Kinetic 1/48 Sea Harrier FRS.1

KIT #: K48035
PRICE: @ 45 €
DECALS: One option plus two for the OS2Us
REVIEWER: Frank Spahr


The Harrier was developed in the 1960s as a VTOL/STOL aircraft, primarily for use from improvised airfields in the event of a major war in Europe, when the loss of most conventional airfields was expected. In the 1970s, a navalized version of the aircraft was developed. The Royal navy was about to lose their fixed-wing assets with the retirement of their conventional aircraft carriers. A Harrier would be able to operate from smaller vessels and pose a threat towards Soviet maritime surveillance aircraft. The „through-deck cruisers“ of the Invincible class were meant to operate ASW helicopters, and some fighters/interceptors were considered a valuable additional asset.

With the invention of the ski-jump, a Harrier could launch with much more payload than in a vertical take-off, a modification that greatly enhanced the aircraft´s capabilities.

The Sea Harrier FRS.1 was designed to fulfill the roles of Fighter, Reconnaissance and (nuclear) Strike. It differed from RAF Harriers externally in the nosecone for the Blue Fox radar and the repositioned cockpit with better all-round visibility. Ordered in 1975, the first aircraft was delivered in 1978, and operational capability reached in 1981, on the new carrier HMS Invincible and the old HMS Hermes.

Very soon after, the Sea Harrier was put to the test in the South Atlantic. Virtually all available aircraft were deployed, augmented by a detachment of RAF Harriers. The Sea Harriers were mainly used for air defence, with ground attack as a secondary role. Being equipped with the latest generation of the AIM-9 Sidewinder missile was one key factor for their good record in aerial combat. Lack of an airborne early warning capacity, on the other hand, hampered the entire task force. Out of 28 Harriers deployed, two were shot down by ground fire and four were lost in accidents.

The aircraft were routinely equipped with auxiliary fuel tanks, albeit the earlier smaller variety. They used the Sidewinder missile, but also bombs and gun pods. They mainly operated from the two aircraft carriers, but also landed in an emergency on the LPD HMS Fearless.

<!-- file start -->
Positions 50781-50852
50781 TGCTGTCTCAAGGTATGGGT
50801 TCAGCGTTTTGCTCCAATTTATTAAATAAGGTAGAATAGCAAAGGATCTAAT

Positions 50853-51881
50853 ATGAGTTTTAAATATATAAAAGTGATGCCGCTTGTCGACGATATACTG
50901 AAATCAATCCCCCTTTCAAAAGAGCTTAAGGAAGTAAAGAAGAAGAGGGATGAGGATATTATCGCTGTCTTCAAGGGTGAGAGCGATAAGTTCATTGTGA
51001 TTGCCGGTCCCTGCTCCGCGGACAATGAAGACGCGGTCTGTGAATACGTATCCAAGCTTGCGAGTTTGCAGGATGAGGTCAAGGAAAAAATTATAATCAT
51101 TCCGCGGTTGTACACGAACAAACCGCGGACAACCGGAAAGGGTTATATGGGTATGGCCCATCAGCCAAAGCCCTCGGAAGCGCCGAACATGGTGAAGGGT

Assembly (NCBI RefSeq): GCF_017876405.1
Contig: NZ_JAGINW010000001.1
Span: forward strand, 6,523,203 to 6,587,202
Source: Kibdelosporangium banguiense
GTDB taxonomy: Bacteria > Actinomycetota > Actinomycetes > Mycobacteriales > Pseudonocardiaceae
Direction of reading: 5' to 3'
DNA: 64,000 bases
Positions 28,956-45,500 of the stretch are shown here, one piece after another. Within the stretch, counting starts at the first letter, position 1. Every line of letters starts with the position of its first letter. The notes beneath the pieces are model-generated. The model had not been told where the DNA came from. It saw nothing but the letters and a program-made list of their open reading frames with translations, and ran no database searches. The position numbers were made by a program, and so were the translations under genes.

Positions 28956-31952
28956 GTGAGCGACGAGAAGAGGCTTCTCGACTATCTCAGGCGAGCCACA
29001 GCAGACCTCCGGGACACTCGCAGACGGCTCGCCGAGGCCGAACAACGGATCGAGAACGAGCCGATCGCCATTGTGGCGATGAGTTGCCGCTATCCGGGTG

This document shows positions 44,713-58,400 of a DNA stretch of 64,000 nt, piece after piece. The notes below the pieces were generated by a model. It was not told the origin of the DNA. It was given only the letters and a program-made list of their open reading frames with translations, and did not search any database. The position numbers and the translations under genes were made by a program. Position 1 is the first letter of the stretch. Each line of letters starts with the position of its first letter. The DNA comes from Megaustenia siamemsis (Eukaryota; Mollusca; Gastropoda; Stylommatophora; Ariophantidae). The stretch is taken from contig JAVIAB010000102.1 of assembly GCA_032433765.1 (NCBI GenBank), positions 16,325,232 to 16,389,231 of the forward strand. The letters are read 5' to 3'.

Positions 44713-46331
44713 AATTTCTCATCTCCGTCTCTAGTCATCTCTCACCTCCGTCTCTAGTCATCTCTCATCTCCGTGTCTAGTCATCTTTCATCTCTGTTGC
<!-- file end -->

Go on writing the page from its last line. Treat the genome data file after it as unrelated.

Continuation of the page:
The Sea Harrier was further developed into the Sea Harrier FA.2 and served during the 1990s, but was in 2006 withdrawn from the remaining aircraft carriers. Currently the RN has no fixed wing capacity. It is awaiting availability of the F-35 to be deployed on the two new aircraft carriers now entering service.


 The Kinetic Sea Harrier kit is a modern, well-designed kit with a high level of detail. The parts are very cleanly and crisply molded, the weapons fit is comprehensive, same as the decal sheet that enables to build virtually any early Sea Harrier of the Royal navy and the Indian navy. The instruction booklet is also comprehensive and quite clear. The markings section addresses the various options and caveats when it comes to the differing repaints for the Falklands campaign.

Nonetheless there are some omissions in the instructions, and I would very much urge to test-fit any item, as some need extra attention. Combined with the superb Eduard PE, this surely is a very good kit of this interesting aircraft.


Like most aircraft kits, the cockpit was the main starting point. The excellent Eduard PE was used and helped the look of the pilot´s workplace up a lot. The set wasn´t totally hassle-free, as I had trouble with the multi-part seatbelts, but I got there in the end. Parallel to that cockpit, I started various other subassemblies, mainly those ending up inside the aircraft, such as wheel wells and the engine face. I also tackled the wheels and landing gear, and the various pylons. Those needed identifying and marking so they would end up where actually needed. I early on chose a rather weapons fit I had seen on reference photos, so prepared two Sidewinders, two drop tanks, ADEN gun pods and a bomb for the centerline rack. The parts fit quite well and only needed limited filling and rescribing.